Gulf Arab states already enjoy robust and well-established trade relations with East Asia, especially in the energy sector. These ties are emerging as the basis for expanded cooperation in other areas, including military and intelligence collaboration, arms sales and technology transfers, in particular with China. For many East Asian countries, dependence on oil and gas imports is a strategic and security concern. Expanding and consolidating economic, diplomatic, and military ties to East Asia is, similarly, a key element of foreign policy strategy for several of the GCC countries.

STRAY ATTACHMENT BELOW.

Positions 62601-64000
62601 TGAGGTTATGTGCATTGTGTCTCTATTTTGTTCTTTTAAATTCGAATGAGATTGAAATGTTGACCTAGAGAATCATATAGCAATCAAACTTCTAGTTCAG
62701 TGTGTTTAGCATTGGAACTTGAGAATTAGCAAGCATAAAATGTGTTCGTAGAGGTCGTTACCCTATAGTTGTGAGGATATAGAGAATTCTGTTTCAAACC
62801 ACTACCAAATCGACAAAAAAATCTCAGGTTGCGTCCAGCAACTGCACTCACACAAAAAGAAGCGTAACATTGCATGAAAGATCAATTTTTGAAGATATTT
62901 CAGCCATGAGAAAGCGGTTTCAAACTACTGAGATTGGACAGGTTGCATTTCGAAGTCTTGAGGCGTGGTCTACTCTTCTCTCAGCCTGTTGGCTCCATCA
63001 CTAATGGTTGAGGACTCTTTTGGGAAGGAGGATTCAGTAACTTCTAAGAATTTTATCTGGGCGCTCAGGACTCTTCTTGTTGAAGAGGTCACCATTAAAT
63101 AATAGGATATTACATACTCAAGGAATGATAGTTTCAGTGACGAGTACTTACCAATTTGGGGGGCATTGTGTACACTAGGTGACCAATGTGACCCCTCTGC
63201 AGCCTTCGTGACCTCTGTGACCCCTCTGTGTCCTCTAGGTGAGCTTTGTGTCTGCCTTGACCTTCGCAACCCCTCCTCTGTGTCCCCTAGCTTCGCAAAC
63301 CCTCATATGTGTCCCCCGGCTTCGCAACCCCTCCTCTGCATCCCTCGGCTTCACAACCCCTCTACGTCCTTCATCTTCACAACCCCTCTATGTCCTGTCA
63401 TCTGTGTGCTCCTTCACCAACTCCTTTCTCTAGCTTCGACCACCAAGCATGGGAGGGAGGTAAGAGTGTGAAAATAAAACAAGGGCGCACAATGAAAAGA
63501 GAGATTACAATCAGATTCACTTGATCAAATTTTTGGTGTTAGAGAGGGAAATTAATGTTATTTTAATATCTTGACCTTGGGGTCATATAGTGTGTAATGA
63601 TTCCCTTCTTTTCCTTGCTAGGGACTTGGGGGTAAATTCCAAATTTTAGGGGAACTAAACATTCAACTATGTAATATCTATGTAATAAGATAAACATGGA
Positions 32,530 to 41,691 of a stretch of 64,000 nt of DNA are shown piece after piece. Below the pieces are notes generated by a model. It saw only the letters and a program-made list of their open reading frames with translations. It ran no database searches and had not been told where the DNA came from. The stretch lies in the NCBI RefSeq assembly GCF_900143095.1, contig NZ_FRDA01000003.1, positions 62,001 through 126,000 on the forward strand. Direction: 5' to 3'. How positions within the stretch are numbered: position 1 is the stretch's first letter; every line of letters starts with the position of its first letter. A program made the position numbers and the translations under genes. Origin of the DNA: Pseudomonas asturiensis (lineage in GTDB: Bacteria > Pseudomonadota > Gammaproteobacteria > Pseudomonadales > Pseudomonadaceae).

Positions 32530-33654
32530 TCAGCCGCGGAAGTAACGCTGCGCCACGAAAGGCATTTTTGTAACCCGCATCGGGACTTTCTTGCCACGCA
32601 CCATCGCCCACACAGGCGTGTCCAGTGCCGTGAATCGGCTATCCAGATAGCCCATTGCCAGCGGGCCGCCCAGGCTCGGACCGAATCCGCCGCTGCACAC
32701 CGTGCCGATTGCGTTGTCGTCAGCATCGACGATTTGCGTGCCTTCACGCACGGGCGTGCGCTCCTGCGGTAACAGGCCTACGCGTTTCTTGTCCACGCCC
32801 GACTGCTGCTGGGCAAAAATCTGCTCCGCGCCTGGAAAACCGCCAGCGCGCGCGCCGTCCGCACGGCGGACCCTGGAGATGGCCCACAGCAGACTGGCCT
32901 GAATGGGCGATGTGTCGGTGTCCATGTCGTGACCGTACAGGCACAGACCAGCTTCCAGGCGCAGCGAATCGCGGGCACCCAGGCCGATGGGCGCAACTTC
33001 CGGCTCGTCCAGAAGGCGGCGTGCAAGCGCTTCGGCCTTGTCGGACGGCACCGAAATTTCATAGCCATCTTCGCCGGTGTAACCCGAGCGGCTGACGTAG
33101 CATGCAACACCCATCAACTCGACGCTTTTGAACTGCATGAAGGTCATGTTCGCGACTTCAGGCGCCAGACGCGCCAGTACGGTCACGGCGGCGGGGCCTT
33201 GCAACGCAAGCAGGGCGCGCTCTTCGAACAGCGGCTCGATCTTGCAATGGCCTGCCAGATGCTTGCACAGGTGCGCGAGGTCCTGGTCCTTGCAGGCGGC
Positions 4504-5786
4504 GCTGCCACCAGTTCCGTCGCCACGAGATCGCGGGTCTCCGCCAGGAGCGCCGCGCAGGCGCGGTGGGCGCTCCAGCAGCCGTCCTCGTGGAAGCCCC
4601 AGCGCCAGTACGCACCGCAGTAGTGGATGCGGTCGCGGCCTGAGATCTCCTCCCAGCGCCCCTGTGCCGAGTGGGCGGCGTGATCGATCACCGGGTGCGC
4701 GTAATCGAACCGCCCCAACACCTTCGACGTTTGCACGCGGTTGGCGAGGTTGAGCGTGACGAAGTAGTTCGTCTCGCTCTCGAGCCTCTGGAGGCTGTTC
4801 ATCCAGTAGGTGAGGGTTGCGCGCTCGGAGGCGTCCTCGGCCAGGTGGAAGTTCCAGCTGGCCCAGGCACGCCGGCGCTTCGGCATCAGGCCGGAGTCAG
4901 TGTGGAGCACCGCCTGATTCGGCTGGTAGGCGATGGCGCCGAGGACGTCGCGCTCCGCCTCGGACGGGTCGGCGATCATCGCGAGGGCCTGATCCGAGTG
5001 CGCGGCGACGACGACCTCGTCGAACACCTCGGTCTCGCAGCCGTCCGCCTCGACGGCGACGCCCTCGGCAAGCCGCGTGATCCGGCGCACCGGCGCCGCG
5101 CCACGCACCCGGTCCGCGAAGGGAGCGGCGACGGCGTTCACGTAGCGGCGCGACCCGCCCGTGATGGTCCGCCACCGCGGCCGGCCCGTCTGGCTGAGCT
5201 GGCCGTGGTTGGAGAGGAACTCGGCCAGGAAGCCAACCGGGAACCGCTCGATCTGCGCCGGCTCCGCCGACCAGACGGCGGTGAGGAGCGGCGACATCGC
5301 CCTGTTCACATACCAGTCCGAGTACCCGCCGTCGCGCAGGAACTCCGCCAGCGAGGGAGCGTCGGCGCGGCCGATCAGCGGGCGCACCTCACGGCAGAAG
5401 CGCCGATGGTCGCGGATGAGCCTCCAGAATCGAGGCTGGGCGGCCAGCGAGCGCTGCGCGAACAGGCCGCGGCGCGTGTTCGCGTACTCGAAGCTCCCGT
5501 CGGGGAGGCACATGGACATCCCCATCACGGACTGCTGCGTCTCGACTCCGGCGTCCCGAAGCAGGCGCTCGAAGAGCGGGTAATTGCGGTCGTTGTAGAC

AGSIW is pleased to host this panel discussion on the GCC countries and East Asia, examining existing ties and beyond.
AGSIW’s Gulf Rising series analyzes the energized role of the Gulf Arab states in the international system, looking beyond GCC relations with the United States to examine ties with other key countries and regions. Additionally, it investigates motivations behind Gulf Arab states’ foreign policy choices and evaluates the implications for U.S. foreign policy toward the GCC states and the region.
Chas W. Freeman, Senior Fellow, Watson Institute for International and Public Affairs, Brown University
Haihong Gao, Director, Research Centre for International Finance, Institute of World Economics and Politics, Chinese Academy of Social Sciences
Mohammed Al-Sudairi, Research Fellow, King Faisal Center for Research and Islamic Studies
Bingbing Wu, Director, Institute of Arab-Islamic Culture, Peking University
Hussein Ibish, Senior Resident Scholar, AGSIW (Moderator)
When: Wednesday, Feb. 28
5:30 pm - 7:00 pm
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